Having said that, we rarely encounter an essay that we don’t think can get down to the word limit. This is where an extra pair of eyes can be extremely helpful; someone else can look at your essay and give you an objective point of view about which details are truly necessary and which ones can be left on the cutting room floor. But, if the limit is 500 words and you’re at 530, then your time may be better spent on things other than trying to hack another 30 words from your essay.
Now that we’ve covered that, let’s think about what admissions officers are saying when they assign a word limit to an essay. In essence, they’re saying, “After reviewing thousands of applications, we’re very confident that you can thoroughly answer this question in this many words.” Even though you know yourself far better than the admissions officers do, they know the process very well, and they’ve heard it all. They really do want to get to know you well, but they only have so much capacity, so they need their applicants to communicate their stories as efficiently as possible.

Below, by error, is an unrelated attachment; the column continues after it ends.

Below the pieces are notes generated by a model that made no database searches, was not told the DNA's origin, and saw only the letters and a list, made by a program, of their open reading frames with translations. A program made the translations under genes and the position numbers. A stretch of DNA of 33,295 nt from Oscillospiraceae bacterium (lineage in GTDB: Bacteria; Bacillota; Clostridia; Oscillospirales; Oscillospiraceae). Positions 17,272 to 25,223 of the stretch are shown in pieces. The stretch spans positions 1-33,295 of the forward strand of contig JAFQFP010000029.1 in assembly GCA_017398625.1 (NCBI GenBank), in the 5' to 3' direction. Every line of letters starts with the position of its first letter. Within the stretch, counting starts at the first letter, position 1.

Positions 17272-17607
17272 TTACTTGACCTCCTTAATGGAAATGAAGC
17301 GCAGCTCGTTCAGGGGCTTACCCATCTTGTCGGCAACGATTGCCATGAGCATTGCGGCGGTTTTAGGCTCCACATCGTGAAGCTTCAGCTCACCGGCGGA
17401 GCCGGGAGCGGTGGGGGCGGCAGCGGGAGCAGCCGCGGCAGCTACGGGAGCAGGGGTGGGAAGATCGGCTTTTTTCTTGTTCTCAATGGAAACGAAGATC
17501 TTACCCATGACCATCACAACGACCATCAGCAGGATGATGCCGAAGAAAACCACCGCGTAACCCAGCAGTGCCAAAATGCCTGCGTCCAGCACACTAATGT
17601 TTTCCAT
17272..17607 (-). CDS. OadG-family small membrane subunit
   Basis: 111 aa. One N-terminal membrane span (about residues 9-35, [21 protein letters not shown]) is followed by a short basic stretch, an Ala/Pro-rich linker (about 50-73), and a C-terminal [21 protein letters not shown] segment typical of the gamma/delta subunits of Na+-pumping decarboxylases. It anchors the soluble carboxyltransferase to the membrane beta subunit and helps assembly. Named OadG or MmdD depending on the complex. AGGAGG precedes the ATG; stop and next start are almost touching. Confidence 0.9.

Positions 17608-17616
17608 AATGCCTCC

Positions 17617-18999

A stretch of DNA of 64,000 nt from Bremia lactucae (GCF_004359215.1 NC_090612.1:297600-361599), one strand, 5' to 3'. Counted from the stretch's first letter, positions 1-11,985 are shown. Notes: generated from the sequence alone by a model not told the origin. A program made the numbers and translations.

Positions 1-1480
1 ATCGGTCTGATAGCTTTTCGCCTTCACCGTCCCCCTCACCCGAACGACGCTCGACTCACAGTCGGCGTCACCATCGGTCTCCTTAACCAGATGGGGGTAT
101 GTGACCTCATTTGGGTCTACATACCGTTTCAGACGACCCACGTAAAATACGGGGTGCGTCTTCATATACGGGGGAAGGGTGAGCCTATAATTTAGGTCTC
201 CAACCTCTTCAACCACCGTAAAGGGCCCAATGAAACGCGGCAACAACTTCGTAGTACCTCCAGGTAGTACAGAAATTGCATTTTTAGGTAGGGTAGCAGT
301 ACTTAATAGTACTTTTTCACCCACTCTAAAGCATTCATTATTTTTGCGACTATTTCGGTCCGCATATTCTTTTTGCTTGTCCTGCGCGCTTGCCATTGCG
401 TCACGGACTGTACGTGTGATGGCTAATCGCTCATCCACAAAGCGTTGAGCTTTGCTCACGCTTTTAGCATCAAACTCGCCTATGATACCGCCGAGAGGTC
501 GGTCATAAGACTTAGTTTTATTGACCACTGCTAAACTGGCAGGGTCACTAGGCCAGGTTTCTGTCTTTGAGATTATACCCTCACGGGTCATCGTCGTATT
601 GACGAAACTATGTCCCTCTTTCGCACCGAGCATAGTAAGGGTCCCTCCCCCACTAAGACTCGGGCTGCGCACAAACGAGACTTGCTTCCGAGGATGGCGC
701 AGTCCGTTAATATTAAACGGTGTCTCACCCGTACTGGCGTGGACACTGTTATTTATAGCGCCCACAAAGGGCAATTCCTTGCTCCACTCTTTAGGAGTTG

As an applicant, if you know this and understand the challenge that admissions officers face, then that’s what will guide your decision. Questions such as “Is 525 words more okay than 535 words?” suddenly seem moot compared to “Is an admissions officer going to feel like I wasted her time when she’s done with my essays?” The former question is the kind of “down in the weeds” issue that the uninformed applicant will focus on; the latter is the kind that a smart, prepared applicant will ask.
It’s sort of like watching a movie… If you don’t like a movie and it’s longer than two hours, you will probably mention the length of the movie when you tell you’re friends not to bother seeing it. “That movie was unrealistic, boring, and… way too long!” But, if it’s a great movie, the length will never come up. You won’t even notice the length; you’ll just know that you enjoyed the story and were glad that you made the journey with the main character. The movie was right-sized for the story it told.